The greatest difference between the Christian faith and all the other religions of the world can be summed up in a single word: grace. Christ died for us while we were still sinners, the apostle Paul tells us in Romans 5, verse 8. God did not wait for us to become good or righteous before he acted to save us from our sins. God loves us, and his forgiveness, his grace, comes before our ever believing the gospel.
Our faith is in something that was already true before we even knew about it – before we ever believed.
That’s what grace is: forgiveness that is undeserved, unearned.
When I was a boy, I learned a lesson about grace that I’ve never forgotten. I was about 11-years-old, and I was playing with a baseball behind our house in Chicago. One thing led to another, and before long the baseball found its way through one of our windows.
Now my dad was the kind of old country disciplinarian who believed firmly in the proverb, “spare the rod and spoil the child.” I’m sure I was pale with fear when he called me into the house to face the consequences of my carelessness.
But then something amazing happened. When I walked in and looked up at him, towering over me as he did at that time, I saw something different in his face. He didn’t look furious – as I fully expected him to look. Instead, he looked deep in thought, like he was studying me. After what seemed like forever, he finally said, “You deserve a spanking, but I’m going to give you grace instead. You know what that means? It means don’t be so careless next time.”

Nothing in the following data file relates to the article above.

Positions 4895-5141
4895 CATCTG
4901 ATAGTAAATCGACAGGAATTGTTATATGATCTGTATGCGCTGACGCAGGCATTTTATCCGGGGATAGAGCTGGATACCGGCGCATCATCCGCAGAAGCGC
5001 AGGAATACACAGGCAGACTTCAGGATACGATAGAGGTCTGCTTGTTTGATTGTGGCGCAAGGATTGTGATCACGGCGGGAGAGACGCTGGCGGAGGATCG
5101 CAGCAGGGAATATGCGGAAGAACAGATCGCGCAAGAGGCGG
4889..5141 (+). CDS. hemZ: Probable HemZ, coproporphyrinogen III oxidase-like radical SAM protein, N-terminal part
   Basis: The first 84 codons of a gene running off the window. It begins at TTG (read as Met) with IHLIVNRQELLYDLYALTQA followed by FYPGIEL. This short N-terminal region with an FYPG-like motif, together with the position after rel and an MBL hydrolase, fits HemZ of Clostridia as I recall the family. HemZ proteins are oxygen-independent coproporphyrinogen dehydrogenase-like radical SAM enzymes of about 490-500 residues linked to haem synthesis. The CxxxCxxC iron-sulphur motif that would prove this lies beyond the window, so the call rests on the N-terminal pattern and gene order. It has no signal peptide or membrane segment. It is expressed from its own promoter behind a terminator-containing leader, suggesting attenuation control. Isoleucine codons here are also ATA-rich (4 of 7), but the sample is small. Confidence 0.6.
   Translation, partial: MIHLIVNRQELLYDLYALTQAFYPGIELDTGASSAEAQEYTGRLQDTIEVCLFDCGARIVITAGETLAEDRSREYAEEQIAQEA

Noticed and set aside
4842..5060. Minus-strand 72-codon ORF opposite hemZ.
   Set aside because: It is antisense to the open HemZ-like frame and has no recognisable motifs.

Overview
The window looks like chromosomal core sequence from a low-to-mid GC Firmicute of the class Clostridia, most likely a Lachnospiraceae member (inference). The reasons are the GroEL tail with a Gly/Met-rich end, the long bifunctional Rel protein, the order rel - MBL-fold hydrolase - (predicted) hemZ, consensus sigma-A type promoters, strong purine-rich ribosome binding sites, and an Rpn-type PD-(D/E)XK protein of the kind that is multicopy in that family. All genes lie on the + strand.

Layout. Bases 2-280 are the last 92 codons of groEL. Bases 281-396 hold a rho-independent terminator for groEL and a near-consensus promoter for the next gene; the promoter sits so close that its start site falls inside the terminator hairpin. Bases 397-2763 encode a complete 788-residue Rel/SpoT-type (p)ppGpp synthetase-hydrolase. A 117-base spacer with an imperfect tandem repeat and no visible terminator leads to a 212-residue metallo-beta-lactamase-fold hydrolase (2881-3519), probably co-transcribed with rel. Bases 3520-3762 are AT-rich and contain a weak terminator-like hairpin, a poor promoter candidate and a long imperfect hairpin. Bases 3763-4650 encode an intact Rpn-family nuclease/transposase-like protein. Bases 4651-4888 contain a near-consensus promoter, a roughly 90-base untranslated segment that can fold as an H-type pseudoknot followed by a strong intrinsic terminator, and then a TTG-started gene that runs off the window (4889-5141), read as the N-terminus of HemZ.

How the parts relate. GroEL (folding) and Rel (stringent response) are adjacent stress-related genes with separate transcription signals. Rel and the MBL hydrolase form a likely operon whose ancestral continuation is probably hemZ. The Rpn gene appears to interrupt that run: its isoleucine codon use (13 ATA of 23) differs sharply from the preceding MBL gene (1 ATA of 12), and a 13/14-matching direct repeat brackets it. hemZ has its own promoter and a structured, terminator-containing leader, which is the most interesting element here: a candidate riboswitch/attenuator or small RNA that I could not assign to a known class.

I like to call that “the spanking I didn’t get.” I remember it more clearly, and it had a greater impact on me than any punishment I ever got. It not only taught me to be more careful where I threw balls around, it taught me the joy of extending grace to others.
And in time it also made it plain to me what the apostle Paul meant when he wrote in Titus 2:11-14, “For the grace of God that brings salvation has appeared to all men. It teaches us to say “No” to ungodliness and worldly passions, and to live self-controlled, upright and godly lives in this present age, while we wait for the blessed hope—the glorious appearing of our great God and Savior, Jesus Christ, who gave himself for us to redeem us from all wickedness and to purify for himself a people that are his very own, eager to do what is good.”
No, God didn’t wait for us to become righteous before he acted in love, mercy and grace to save us.
Experience is indeed a great teacher, but grace is an even better one.
I’m Joseph Tkach, speaking of LIFE.